Discovering Cosentino

In October, we were invited by Cosentino to visit their industrial park in Almeria, a part of Spain so obscure no one really knows where it is exactly.


We explored the vast factories of Silestone and Dekton, the two surface materials produced under Cosentino. While the former was one of their first products and a response to the porosity of flooring materials in the market then, the latter is their newest surface innovation that comprises a range of characteristics that makes it possible even for outdoor use. We also had a rare opportunity to meet Francisco Martinez- Cosentino Justo, President and CEO of Cosentino Group. Already more than 40 years in the industry, and the 64-year-old is still as passionate about surface materials as when he first started out in 1979.

There’s something about seeing things for yourself that offers you another perspective. Our visit to Cosentino in Almeria has certainly given us a new understanding of the surface manufacturer.

  1. How has the idea of the kitchen changed since you started out in the 1970s?
    The kitchen has now become the centre of the home. In the past, kitchens were an area of the house which was more private. Silestone didn’t exist back then. With Silestone, we have brought design and colours into the kitchen.

    “Innovation and internationalisation are the keys to success. But what’s most important is having the best team as possible.” -Francisco Martinez-Cosentino Justo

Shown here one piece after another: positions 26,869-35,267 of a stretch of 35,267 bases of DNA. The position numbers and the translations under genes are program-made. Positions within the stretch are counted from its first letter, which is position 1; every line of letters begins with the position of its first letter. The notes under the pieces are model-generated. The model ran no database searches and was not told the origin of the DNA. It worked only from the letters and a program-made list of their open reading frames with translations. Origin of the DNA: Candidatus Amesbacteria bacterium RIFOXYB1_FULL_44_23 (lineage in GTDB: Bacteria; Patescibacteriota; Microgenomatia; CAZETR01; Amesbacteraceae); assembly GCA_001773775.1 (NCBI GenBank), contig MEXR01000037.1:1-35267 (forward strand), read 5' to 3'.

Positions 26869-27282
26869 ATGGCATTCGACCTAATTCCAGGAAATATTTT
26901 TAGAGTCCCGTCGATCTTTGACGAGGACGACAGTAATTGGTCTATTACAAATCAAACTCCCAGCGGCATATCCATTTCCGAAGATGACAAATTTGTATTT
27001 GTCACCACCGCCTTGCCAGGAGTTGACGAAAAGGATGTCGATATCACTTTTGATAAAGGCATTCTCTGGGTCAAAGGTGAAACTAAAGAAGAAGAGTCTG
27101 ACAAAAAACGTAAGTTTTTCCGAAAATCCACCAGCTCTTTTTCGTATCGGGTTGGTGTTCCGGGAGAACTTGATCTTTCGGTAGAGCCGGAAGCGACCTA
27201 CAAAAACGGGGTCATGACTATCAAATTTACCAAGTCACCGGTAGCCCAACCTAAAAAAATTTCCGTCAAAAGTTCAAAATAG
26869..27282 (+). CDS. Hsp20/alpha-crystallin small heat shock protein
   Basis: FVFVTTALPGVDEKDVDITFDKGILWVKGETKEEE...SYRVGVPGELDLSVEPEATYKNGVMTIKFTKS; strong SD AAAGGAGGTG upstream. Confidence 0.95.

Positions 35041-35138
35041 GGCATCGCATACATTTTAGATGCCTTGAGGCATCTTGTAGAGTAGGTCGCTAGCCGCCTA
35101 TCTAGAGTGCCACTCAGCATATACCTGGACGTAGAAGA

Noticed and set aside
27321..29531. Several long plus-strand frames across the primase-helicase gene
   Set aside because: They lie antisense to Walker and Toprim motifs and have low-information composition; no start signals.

2. Cosentino’s development is tied very closely with the province of Almeria in Spain. Tell us more about that.
    We are the biggest industrial enterprise in Almeria and therefore the biggest employer in the province. We are very proud of keeping all our Silestone and Dekton production here. My wish is to give back to this community part of our success, which is also Almeria’s success.
  3. What are some challenges you’re facing as a company right now? 
    We are always trying to find something new, something different. We’re trying to get out the polished surfaces from Dekton. We’re also pushing forward new colours for it. There is a demand now for slabs that are 3cm in thickness, which the market has yet to provide, so we’re looking to get into that too.
This was adapted from an article originally written by Ho Pei Ying that appeared in the December 2015 issue of SquareRooms